• 95% of victims experienced physical or sexual violence during trafficking (based on data from selected European countries)
  • 43% of victims are used for forced commercial sexual exploitation, of whom 98 per cent are women and girls
  • 32% of victims are used for forced economic exploitation, of whom 56 per cent are women and girls
  • Many trafficking victims have at least middle-level education

The Traffickers

  • 52% of those recruiting victims are men, 42% are women and 6% are both men and women
  • In 54% of cases the recruiter was a stranger to the victim, 46% of cases the recruiter was known to victim
  • The majority of suspects involved in the trafficking process are nationals of the country where the trafficking process is occurring

The Profits

• Estimated global annual profits made from the exploitation of all trafficked forced labor are US$ 31.6 billion

Of this:

  • US$ 15.5 billion – 49% – is generated in industrialized economies
  • US$ 9.7 billion – 30.6% is generated in Asia and the Pacific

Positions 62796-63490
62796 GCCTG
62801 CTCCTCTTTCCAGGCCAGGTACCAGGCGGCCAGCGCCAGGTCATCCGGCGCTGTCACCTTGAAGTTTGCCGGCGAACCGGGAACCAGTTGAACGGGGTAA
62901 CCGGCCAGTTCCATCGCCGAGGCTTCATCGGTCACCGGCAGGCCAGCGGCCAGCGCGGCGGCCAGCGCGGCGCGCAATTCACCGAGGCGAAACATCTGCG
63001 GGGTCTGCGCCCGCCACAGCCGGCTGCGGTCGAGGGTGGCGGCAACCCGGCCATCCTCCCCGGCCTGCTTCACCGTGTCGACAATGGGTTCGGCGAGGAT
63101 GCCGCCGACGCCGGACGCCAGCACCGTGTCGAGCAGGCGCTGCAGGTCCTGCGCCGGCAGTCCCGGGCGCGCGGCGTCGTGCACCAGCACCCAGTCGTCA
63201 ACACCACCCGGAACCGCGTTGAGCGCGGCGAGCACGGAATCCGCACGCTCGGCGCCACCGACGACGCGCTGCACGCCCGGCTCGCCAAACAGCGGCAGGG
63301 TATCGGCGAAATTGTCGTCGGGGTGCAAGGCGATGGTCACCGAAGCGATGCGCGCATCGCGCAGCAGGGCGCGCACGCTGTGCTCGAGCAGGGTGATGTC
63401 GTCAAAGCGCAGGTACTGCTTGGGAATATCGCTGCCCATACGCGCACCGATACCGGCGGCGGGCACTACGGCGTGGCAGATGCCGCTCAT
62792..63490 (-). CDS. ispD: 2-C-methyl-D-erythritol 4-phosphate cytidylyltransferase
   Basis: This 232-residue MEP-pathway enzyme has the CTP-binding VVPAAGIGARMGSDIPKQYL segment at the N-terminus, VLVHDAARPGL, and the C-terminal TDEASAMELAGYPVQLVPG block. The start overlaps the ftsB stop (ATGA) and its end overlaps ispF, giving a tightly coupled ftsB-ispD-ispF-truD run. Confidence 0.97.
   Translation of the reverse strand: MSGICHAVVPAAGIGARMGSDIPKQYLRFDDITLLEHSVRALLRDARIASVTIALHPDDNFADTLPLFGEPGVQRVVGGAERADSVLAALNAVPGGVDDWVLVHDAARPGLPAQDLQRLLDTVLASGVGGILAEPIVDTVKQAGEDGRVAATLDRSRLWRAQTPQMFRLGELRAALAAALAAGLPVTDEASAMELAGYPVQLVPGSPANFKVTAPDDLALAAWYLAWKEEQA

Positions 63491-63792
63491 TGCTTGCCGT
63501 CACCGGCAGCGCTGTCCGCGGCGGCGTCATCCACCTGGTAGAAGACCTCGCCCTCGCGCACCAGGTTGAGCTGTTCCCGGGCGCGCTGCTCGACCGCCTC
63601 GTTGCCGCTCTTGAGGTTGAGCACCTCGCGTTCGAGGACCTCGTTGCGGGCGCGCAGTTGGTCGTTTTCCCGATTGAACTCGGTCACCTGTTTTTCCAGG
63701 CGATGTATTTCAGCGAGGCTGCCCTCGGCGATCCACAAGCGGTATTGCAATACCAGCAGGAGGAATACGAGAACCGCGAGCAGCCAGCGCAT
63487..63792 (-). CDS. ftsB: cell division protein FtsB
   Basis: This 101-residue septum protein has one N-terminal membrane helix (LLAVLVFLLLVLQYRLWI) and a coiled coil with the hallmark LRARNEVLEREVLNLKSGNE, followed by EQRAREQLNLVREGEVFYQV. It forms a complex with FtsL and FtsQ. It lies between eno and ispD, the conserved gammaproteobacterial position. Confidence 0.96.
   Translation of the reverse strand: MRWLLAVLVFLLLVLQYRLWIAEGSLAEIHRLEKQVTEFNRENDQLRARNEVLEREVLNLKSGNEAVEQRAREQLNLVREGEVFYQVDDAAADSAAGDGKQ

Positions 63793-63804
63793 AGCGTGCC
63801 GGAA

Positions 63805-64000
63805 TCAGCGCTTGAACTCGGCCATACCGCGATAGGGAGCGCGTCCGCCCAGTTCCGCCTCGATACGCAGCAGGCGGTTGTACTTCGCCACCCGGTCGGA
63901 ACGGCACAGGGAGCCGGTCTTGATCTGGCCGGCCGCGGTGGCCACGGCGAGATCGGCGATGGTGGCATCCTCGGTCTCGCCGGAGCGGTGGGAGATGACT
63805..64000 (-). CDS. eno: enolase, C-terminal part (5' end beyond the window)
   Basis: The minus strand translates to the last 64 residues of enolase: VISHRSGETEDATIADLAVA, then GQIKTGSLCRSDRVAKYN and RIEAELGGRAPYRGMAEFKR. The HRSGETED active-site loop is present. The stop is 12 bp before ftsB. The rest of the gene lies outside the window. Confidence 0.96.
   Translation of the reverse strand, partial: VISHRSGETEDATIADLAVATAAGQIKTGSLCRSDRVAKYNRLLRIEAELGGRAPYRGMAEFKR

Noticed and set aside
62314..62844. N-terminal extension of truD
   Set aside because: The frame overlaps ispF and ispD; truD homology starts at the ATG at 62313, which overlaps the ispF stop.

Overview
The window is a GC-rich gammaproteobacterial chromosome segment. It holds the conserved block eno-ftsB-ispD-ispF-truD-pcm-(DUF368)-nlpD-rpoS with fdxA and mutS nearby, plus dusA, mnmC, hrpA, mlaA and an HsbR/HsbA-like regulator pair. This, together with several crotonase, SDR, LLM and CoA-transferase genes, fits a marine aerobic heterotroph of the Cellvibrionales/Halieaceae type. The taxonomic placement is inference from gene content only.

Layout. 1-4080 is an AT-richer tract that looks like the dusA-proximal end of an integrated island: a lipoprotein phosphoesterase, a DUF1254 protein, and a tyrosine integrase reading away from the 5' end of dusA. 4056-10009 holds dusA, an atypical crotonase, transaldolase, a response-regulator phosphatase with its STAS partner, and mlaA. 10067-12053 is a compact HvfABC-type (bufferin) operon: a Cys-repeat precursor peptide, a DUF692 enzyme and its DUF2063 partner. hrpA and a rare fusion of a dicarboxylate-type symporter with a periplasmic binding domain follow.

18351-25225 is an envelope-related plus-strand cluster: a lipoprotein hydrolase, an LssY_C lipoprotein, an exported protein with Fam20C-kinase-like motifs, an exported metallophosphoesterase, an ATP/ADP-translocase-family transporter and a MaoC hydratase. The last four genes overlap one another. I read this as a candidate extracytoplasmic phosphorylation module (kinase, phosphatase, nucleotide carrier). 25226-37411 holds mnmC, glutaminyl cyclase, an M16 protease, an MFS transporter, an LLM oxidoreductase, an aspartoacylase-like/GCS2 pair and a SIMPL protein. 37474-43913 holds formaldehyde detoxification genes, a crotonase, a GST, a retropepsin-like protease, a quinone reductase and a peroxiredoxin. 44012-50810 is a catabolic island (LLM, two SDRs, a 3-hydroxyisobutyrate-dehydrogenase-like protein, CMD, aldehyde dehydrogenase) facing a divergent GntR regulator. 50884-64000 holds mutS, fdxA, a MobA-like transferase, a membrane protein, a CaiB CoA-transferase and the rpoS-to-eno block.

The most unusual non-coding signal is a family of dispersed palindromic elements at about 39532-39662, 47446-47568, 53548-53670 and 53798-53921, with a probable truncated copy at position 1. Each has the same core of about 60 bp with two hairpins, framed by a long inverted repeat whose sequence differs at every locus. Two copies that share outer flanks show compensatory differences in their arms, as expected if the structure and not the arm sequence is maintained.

• US$ 1.3 billion – 4.1% is generated in Latin America and the Caribbean
  • US$ 1.6 billion – 5% is generated in sub-Saharan Africa
  • US$ 1.5 billion – 4.7% is generated in the Middle East and North Africa


  • In 2006 there were only 5,808 prosecutions and 3,160 convictions throughout the world
  • This means that for every 800 people trafficked, only one person was convicted in 2006

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Everyone Deserves Justice and Peace

“Everyone deserves justice and peace!” This was the sentiment of youth from the Learning Club Leadership Academy, a neighborhood teen youth program serving inner-city youth surrounding Blessed Sacrament Catholic Church in Kansas City, Kansas. The group’s members participated in the American Friends Service Committee’s Reflections on Afghanistan Mural project, which is teaching area youth about the Afghan people, the Afghan war and the impact the war has had on people there, on U.S. soldiers and on the United States. After learning about Afghanistan the youth create murals which reflect their feelings and thoughts about the war.

A selection of the murals produced by local youth will be added to the traveling exhibit, Windows and Mirrors: Reflections on the War in Afghanistan ( when it is in Kansas City from November 12 through December 30, 2011. The traveling exhibit will be on display at the in Central KCMO Public Library and the Johnson County Central Resource Library. The murals produced locally will be displayed with other student works at the Johnson County Central Resource Library.